Prisoners of War
Among the first Canadians who became prisoners during the Second World War were the soldiers captured during the Defence of Hong Kong in Dec 1941.
Since the Japanese had not signed the Geneva Convention, they treated POWs primarily as slave labour, referring to their ancient tradition that to surrender was a disgrace. Allied POWs of the Japanese laboured under extremely debilitating conditions and virtually never received their Red Cross parcels. Many died of disease, torture or overwork. Many more who returned from the war never fully recovered.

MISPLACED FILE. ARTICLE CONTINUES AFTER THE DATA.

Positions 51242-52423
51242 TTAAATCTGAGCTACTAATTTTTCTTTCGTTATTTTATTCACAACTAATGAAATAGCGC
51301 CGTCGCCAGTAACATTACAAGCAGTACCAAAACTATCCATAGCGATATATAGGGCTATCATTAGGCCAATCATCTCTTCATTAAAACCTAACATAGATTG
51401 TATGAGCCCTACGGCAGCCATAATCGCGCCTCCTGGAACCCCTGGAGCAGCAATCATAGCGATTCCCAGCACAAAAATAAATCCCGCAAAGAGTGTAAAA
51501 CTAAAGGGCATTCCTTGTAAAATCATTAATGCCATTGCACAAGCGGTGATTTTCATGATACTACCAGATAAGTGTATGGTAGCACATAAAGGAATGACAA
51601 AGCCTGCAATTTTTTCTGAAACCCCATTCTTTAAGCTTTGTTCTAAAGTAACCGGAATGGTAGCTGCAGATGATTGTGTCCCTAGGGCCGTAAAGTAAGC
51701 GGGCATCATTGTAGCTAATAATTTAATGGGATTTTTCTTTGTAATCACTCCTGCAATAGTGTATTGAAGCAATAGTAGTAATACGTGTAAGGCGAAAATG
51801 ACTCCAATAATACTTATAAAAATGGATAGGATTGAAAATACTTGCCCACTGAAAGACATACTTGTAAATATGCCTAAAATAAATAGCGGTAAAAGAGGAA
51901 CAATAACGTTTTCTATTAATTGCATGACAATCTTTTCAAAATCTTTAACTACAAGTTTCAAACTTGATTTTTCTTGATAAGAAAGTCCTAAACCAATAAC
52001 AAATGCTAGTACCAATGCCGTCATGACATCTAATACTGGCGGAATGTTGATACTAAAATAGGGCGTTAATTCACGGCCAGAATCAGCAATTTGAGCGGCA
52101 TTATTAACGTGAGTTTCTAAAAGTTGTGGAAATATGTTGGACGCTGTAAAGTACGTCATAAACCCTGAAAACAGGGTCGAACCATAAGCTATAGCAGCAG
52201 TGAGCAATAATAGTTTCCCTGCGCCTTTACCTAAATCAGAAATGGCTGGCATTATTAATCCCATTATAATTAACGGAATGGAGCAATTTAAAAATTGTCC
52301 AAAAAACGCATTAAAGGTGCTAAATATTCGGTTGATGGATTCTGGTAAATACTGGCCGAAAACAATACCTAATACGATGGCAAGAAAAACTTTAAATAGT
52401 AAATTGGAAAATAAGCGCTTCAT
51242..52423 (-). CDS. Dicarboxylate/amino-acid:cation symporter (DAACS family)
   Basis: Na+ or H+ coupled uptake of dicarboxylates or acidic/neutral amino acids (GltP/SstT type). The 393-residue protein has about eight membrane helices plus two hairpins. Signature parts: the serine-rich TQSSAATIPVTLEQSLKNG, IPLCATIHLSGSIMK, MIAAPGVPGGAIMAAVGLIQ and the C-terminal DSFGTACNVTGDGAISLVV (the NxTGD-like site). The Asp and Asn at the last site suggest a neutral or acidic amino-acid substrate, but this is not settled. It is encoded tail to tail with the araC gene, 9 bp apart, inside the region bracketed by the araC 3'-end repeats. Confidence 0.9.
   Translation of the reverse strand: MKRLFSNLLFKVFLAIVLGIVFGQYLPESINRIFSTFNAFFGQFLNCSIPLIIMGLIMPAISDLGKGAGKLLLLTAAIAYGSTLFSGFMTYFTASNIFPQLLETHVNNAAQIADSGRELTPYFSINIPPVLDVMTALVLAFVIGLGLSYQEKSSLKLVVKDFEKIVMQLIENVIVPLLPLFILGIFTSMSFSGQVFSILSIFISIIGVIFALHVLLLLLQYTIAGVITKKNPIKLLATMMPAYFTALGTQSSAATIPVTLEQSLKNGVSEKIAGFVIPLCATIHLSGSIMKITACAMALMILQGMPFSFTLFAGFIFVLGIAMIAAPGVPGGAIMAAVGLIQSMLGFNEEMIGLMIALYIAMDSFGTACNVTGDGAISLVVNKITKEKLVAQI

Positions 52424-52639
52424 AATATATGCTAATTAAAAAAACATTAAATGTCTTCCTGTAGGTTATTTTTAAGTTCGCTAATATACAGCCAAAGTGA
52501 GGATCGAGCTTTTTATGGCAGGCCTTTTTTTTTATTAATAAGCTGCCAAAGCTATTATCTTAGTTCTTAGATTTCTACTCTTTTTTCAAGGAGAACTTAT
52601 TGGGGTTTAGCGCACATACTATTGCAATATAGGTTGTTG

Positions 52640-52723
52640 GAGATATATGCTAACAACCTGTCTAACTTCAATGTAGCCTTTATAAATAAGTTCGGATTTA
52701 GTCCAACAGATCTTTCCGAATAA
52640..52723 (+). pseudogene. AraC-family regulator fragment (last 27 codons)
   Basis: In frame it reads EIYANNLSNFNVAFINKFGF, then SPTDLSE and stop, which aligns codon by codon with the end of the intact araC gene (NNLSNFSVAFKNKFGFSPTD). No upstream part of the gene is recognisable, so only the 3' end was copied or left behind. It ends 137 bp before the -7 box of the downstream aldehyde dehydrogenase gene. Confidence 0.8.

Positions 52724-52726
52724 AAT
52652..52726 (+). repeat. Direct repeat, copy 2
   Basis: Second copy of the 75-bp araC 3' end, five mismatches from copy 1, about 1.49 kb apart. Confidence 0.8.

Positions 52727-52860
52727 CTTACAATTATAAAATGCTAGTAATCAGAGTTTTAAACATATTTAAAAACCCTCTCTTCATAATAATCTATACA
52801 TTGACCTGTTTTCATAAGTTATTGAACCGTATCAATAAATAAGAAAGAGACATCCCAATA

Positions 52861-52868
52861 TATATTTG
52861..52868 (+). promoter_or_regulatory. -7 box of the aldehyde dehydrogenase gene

In contrast, prisoners of the Allies were treated humanely, especially those sent to countries like Canada, where food was more plentiful. Some POWs in western Canada were granted days off to hike or climb in the mountains. Many German POWs who came to Canada enjoyed their lifestyle here so much they chose not to return to their own country after the war ended.
Almost 9,000 Canadian soldiers, airmen, sailors and merchant seamen were captured during the Second World War and held as prisoners of war. These included soldiers captured during the failed raid on Dieppe in 1942, the Italian Campaign and the liberation of Europe after the Battle of Normandy.
Many of the POWs who were eventually liberated at the end of the war were left with physical and emotional scars that would last a lifetime. The price paid by these brave servicemen helped in the eventual victory of the Allies in 1945. Their service and sacrifice will not be forgotten.